Psychologists say that Halloween is an important holiday for kids because it allows them to gain mastery over their fears. Sometimes it seems like all the adults are walking around displaying their own subconscious, which means most women must be subconsciously slutty. Or maybe we just like pretending…
I’ve always been obsessed with dressing up. In fact not too long ago I spent over six years putting on white-face every weekend, to run around at a theater company in a bastardization of a centuries old performing style of Commedia Dell’Arte. We improvised in one of four states (happy, sad, angry or afraid) all of which had to played, as Spinal Tap’s Nigel Tuffnell would have put it, to 11.The theater company was (and is) run by a charismatic, slightly narcissistic, Oscar-winning actor; who also happens to be brilliant. Let’s call him Henry Higgins…
I had started as an intern at the theater well before I had kids, and then took only small amounts of time off for each one, returning soon afterwards to continue workshops and Commedia antics. I would cry on the way to the theater, missing my kids, sure I was doing the wrong thing by leaving them in the care of others. Then I would cry on the way back, anticipating the boredom of being home alone with a one and two year old, and missing my brilliant, creative theater friends.
I felt that if I didn’t take this opportunity I would never have it again, and it would be proof that I would never achieve my dreams, therefore setting a bad example to the very people I hoped to convince that all dreams were possible. I pushed myself beyond the point of exhaustion because being a mother was somehow “not enough.” If they had Oscars for Moms, perhaps society might value motherhood a little more. Instead I was trying to be part of the Barrymore theater dynasty, never mind that not only am I not a Barrymore, but I am not in the same gene pool as those people. Also let’s not forget most of them ended up blowing their brains out. (Except Drew, whose perkiness and “free spirit”-ness just lifted her right up out of that darkness, and into our hearts.)
Meanwhile, my heart was breaking and I couldn’t figure out why as for years I wavered back and forth between bitterness, guilt, fear and elation. You know, the usual.
In a stunning meeting of my two great loves, I started writing a new one person play about motherhood, which would be called “Mamafied,” and showcased it for Henry and some members of the company wearing a dress I had fabricated out of paper diapers. It killed. I could hear his Oscar-worth laugh from inside the auditorium, and that was as good as it was ever going to get.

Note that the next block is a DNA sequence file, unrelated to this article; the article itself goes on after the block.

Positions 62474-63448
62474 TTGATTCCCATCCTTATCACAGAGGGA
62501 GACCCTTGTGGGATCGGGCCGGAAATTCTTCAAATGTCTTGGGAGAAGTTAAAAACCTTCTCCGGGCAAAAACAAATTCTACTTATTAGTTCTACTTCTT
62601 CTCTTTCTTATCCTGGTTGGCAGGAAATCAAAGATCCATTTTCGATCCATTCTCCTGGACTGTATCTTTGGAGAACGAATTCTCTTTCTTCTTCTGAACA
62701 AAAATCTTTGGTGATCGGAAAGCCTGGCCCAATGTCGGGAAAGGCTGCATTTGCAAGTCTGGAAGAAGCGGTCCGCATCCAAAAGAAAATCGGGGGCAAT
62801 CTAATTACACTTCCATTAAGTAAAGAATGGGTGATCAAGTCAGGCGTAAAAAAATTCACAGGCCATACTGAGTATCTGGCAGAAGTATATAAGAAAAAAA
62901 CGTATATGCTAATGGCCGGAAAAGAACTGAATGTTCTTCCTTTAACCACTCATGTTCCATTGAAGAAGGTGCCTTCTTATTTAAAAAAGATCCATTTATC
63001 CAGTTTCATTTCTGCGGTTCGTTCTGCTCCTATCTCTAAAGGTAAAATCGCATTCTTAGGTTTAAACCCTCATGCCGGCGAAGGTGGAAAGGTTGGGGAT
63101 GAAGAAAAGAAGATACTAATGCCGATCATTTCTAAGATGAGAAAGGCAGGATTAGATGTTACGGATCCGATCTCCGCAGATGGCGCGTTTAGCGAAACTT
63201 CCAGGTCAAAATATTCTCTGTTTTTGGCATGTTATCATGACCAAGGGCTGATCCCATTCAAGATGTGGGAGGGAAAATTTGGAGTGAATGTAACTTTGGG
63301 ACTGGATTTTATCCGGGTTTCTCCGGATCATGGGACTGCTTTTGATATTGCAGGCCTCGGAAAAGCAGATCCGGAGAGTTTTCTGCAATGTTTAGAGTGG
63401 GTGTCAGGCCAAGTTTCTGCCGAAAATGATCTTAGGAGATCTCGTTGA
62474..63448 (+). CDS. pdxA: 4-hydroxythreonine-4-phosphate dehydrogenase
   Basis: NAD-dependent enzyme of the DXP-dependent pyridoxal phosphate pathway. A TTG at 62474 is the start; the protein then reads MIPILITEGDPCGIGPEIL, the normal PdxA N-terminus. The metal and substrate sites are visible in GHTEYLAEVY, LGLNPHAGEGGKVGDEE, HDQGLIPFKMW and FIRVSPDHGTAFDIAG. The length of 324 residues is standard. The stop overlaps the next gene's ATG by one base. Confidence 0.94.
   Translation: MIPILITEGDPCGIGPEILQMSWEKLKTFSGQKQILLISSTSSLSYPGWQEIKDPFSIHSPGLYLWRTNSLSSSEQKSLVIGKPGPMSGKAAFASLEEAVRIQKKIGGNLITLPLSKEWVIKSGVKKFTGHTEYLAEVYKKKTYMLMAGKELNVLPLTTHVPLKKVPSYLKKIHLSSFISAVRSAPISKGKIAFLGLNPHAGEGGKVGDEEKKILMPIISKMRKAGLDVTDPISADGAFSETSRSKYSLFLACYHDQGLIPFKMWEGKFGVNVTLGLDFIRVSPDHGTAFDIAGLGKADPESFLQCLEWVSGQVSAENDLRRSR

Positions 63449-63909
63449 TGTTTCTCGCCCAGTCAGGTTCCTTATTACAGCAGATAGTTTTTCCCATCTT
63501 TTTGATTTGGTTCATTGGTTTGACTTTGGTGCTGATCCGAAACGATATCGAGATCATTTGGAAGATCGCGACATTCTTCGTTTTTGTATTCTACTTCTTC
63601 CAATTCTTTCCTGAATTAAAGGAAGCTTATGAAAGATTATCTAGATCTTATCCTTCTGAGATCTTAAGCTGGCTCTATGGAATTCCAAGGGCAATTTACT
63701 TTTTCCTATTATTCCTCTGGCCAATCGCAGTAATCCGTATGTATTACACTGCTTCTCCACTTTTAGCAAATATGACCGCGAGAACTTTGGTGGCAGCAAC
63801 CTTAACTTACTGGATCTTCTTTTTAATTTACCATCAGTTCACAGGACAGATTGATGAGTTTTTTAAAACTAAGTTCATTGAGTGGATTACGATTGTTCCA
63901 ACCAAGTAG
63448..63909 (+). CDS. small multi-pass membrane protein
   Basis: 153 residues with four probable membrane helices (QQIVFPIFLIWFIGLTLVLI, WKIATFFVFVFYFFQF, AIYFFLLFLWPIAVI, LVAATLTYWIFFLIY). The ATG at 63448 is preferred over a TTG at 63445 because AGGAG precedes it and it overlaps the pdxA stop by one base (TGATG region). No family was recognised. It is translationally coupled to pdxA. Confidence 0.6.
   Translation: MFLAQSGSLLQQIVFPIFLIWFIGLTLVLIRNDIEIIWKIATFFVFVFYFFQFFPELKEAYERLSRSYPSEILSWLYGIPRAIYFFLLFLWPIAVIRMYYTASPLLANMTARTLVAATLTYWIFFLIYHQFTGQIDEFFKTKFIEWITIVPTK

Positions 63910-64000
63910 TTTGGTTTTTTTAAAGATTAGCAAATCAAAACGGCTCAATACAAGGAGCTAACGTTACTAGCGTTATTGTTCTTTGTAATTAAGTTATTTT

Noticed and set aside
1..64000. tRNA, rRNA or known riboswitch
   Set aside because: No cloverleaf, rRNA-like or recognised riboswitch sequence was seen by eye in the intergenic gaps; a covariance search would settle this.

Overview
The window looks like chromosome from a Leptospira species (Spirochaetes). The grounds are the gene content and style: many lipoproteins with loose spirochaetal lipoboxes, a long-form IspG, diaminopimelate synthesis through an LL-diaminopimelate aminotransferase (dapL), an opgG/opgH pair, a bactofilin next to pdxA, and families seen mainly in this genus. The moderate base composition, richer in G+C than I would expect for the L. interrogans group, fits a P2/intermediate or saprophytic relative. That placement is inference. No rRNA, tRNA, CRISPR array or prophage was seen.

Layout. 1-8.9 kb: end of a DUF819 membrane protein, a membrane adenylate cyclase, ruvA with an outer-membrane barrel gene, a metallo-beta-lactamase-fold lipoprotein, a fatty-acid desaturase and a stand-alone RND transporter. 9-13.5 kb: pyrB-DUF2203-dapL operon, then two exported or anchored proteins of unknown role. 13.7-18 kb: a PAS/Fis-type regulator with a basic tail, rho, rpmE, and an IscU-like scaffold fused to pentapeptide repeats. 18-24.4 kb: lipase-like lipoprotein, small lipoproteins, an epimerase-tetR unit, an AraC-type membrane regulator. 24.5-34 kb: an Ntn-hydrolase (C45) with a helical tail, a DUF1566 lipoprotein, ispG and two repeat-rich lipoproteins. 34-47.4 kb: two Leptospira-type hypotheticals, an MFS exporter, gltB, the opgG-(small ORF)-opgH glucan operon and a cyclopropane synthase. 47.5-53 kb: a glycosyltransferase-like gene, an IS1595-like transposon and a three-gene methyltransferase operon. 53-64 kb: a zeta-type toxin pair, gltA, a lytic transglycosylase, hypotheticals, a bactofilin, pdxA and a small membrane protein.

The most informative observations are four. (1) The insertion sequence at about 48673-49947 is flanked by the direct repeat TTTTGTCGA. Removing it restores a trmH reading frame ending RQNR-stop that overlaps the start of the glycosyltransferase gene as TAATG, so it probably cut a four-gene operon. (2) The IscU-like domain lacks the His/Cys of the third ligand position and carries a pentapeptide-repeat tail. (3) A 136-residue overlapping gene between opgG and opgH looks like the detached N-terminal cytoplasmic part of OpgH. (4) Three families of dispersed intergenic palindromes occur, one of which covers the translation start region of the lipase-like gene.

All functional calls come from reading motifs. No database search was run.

Afterwards I saw him in the lobby and came up.
“So, what did you think?” I asked, meekly. (If you know me at all, you know “meekness” is not a quality I am normally associated with.)
The Genius yawned and stretched, revealing a fuzzy belly underneath his comfy shirt. He seemed unconcerned with the fact that my entire life hung in the balance…
“You should workshop it here,” he mumbled.
“Here?” I squeaked.
“Yes. Here. In the lobby. You could do a late show, say, 11 o’clock at night on Thursdays and Fridays?”
“Thank-you, oh wise one,” I kneeled, kissing his hands and feet. (That happened in my mind. Actually I just stood there dumbfounded.)
He was already gone by the time it hit me – how was I going to get my target audience, new mothers, to come to see a show at almost midnight on a weekday? Was he high? (Or higher than usual?)
I knew things had gone too far when the next day as I was leaving for the theater to do yet another workshop, I witnessed my two year old call the nanny “Mommy.” The pain was startling, but also came with a realization – I had become an understudy in my own life. I could no longer pretend. I felt like I was not needed anywhere; a tiny, insignificant part of the ensemble, and redundant to my own kids. As usual, my false bravado belied these feelings. I was trying to be “Superwoman,” but let’s not forget that that character was the least popular in the DC Comics franchise. “Supergirl” maybe, but not a woman in her thirties in a cape and spandex right after having kids. Unseemly, inappropriate and ridiculous, even with Spanx.
Reluctantly, I stepped away from the company, for the kids, but also for my emotional health. Every time I was there I was re-opening some kind of primal wound (not to mention Higgins himself and the whole “daddy” thing) which I then poured into my Commedia states. I probably would have ended up in an asylum somewhere, strapped to a gurney, trying to explain to the staff that I was simply enacting Madame Pantalone being “afraid.”
At some point obviously my kids remembered my name, and I still miss the company terribly, but it is all as t should be. I don’t regret any of it, especially sharing the gift of enacting all those characters and emotions we feel on the inside, no longer having to be afraid of them. This weekend, thrilled to be donning white-face once again, I turned my insides facing out and dressed up as the morbid bride of Death, with suicidal scars up the length of her arm. (As “eccentric” as I am, I can’t really get around for the rest of the year looking like Malibu’s own Miss Havisham.) Does this mean the kids really feel like Grim Reapers and my husband sees himself as Freddy Kreuger? Because there’s no doubt about one thing – well beyond Halloween, and no matter how much you pretend otherwise, sometimes being a wife and mother is a real horror-show.